How Hospitals Are Using AI to Battle Covid-199 Apr, 2020
On Monday March 9, in an effort to address soaring patient demand in Boston, Partners HealthCare went live with a hotline for patients, clinicians, and anyone else with questions and concerns about Covid-19. The goals are to identify and reassure the people who do not need additional care (the vast majority of callers), to direct people with less serious symptoms to relevant information and virtual care options, and to direct the smaller number of high-risk and higher-acuity patients to the most appropriate resources, including testing sites, newly created respiratory illness clinics, or in certain cases, emergency departments. As the hotline became overwhelmed, the average wait time peaked at 30 minutes. Many callers gave up before they could speak with the expert team of nurses staffing the hotline. We were missing opportunities to facilitate pre-hospital triage to get the patient to the right care setting at the right time.
The Partners team, led by Lee Schwamm, Haipeng (Mark) Zhang, and Adam Landman, began considering technology options to address the growing need for patient self-triage, including interactive voice response systems and chatbots. We connected with Providence St. Joseph Health system in Seattle, which served some of the country’s first Covid-19 patients in early March. In collaboration with Microsoft, Providence built an online screening and triage tool that could rapidly differentiate between those who might really be sick with Covid-19 and those who appear to be suffering from less threatening ailments. In its first week, Providence’s tool served more than 40,000 patients, delivering care at an unprecedented scale.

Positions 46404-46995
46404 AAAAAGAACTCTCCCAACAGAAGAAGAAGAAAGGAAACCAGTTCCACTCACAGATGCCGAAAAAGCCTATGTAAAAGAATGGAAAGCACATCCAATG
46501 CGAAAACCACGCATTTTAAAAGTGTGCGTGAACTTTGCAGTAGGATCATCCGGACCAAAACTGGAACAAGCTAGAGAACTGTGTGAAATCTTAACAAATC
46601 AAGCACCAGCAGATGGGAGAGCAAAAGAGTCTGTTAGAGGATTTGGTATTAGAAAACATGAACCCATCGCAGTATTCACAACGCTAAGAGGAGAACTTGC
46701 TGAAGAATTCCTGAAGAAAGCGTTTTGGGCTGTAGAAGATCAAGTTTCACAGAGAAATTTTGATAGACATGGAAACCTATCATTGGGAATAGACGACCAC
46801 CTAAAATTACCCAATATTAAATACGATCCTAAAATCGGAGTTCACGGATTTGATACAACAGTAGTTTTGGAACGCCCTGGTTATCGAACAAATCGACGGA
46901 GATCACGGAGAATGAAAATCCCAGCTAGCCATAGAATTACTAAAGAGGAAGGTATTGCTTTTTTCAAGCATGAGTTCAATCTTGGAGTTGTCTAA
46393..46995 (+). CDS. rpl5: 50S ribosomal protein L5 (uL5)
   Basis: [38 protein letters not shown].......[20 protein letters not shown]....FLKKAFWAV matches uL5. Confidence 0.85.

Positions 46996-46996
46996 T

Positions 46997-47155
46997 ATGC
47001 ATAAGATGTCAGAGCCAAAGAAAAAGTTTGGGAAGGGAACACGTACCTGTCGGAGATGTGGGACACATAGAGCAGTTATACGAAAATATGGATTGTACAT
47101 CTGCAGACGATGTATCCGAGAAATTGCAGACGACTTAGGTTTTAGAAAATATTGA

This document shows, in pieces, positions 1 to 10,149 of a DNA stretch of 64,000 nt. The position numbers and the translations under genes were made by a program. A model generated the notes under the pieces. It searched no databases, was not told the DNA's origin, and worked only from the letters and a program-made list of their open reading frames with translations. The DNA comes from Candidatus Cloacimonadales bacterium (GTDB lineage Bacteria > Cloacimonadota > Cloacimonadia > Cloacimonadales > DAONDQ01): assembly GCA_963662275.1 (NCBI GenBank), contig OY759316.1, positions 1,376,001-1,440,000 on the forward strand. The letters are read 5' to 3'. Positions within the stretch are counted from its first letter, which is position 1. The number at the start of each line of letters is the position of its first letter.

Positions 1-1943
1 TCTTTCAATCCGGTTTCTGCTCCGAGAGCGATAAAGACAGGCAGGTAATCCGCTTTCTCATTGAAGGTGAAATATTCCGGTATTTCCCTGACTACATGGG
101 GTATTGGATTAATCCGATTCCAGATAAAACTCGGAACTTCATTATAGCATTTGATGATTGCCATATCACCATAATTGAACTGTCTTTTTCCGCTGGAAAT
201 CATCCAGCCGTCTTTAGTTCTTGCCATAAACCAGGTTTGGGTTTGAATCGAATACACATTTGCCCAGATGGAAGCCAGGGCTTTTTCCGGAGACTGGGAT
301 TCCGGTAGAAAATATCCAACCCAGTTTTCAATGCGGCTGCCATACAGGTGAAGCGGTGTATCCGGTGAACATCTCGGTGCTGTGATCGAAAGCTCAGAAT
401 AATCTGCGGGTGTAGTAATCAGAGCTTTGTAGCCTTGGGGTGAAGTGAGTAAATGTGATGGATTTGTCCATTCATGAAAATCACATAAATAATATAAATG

Our team saw potential for this type of AI-based solution and worked to make a similar tool available to our patient population. The Partners Covid-19 Screener provides a simple, straightforward chat interface, presenting patients with a series of questions based on content from the U.S. Centers for Disease Control and Prevention (CDC) and Partners HealthCare experts. In this way, it too can screen enormous numbers of people and rapidly differentiate between those who might really be sick with Covid-19 and those who are likely to be suffering from less threatening ailments. We anticipate this AI bot will alleviate high volumes of patient traffic to the hotline, and extend and stratify the system’s care in ways that would have been unimaginable until recently. Development is now under way to facilitate triage of patients with symptoms to most appropriate care setting, including virtual urgent care, primary care providers, respiratory illness clinics, or the emergency department. Most importantly, the chatbot can also serve as a near instantaneous dissemination method for supporting our widely distributed providers, as we have seen the need for frequent clinical triage algorithm updates based on a rapidly changing landscape.
Similarly, at both Brigham and Women’s Hospital and at Massachusetts General Hospital, physician researchers are exploring the potential use of intelligent robots developed at Boston Dynamics and MIT to deploy in Covid surge clinics and inpatient wards to perform tasks (obtaining vital signs or delivering medication) that would otherwise require human contact in an effort to mitigate disease transmission.